The basic premise is the same as in the original — a group of friends (two guys, three girls) trek out to a remote cabin in a desolate looking set of woods for the weekend, and while there, one by one, they are possessed/overtaken by a mysterious spirit, located in the woods and manifesting itself in a ratty looking books of spells. (When will horror movie characters realize that reading ratty looking books of spells is a bad idea?) In the original film, this trip was simply a weekend jaunt; in the remake, our protagonists go to this desolate, rundown cabin in order to nurse their friend Mia (Jane Levy of TV’s Suburgatory, quite good) through drug detox. This is a clever twist on the part of screenwriters Alvarez and Rodo Sayagues, helping to at least partially explain the typical horror movie idiocy whereby characters don’t realize they’re in a demonically possessed hell house until it’s far too late — it’s a little more believable these characters wouldn’t immediately bolt for the hills, believing the initial signs of demonic possession are simply drug with drawl. The new plot angle also makes for some potentially interesting character interaction; Raimi’s characters were largely disposable ciphers, but Alvarez is able to sketch his characters with a little more nuance, building a backstory of abandonment and regret between Mia and her brother David (Shiloh Fernandez) that threatens to become involving…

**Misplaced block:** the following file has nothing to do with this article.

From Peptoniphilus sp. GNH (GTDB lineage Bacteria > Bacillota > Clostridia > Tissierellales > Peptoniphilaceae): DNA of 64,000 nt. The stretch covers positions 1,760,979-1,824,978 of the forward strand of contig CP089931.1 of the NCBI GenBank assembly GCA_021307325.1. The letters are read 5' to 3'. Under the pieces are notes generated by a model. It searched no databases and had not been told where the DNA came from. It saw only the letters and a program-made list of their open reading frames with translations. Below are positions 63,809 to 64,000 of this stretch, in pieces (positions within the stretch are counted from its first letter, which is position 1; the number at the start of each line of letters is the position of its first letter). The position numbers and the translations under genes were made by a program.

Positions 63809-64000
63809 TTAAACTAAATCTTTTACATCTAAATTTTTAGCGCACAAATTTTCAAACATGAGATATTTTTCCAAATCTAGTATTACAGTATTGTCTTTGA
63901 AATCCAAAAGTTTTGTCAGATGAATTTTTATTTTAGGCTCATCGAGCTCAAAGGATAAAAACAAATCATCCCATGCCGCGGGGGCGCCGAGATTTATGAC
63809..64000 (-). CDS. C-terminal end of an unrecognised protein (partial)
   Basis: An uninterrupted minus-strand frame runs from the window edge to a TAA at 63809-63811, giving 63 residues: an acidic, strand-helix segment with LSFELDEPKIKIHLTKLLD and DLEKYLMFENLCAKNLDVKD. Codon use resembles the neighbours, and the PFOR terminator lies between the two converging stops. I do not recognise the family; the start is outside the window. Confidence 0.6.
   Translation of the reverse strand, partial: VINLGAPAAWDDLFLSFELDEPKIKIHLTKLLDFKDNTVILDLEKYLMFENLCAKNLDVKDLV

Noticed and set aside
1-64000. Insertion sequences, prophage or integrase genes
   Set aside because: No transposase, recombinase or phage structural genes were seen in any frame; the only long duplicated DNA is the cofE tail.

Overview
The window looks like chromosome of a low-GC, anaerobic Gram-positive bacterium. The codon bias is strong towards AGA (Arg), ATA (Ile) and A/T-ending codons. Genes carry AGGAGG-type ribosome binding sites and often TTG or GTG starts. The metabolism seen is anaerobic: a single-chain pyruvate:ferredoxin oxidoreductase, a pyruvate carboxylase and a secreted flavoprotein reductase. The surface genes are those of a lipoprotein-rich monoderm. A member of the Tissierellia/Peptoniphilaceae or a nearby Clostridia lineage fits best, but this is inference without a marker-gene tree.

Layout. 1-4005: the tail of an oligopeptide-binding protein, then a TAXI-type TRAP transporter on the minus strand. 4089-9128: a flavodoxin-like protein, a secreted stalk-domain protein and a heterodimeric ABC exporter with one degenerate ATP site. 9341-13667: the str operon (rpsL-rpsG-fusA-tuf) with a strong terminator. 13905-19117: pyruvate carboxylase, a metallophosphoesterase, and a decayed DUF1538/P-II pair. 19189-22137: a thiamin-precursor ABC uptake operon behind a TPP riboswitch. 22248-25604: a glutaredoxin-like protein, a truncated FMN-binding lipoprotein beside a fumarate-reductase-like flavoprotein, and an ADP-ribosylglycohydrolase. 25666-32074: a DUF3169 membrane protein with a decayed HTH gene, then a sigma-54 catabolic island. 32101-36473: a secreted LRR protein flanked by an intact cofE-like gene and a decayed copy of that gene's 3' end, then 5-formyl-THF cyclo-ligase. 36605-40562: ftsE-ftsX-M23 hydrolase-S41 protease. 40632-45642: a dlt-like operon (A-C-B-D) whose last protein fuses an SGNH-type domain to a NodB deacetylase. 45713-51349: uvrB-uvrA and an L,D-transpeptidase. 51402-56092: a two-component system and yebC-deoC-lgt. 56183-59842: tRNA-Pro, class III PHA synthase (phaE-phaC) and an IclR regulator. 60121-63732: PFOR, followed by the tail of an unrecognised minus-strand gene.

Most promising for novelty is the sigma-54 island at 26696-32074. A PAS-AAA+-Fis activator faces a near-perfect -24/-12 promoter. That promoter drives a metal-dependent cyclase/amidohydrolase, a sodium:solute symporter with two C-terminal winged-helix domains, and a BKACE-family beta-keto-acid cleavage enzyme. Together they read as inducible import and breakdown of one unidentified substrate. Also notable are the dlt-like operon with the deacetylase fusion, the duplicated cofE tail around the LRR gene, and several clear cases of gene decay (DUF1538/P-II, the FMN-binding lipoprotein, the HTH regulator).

…until Mia starts “acting out”, and the film descends into a special effects show. The truth of the matter is that nobody goes into a movie like Evil Dead expecting deep human interaction — they go expecting outlandish kills, sequences of gore so wild they became simultaneously horrifying and comic. Raimi’s stick puppet characters were perfect for this milieu, disposable faces with so little personality that we were less horrified than fascinated by their grisly deaths. Alvarez and his (surprisingly capable) cast put a lot of work into fleshing out their characters in the first third of this Evil Dead, but all that work is ultimately, arguably, counterproductive; we’ve invested enough time in the personal stories that it’s annoying when the film drops them so the carnage can begin, and it’s hard to derive much joy from the scenes of horror when we’re watching actual characters put through the wringer.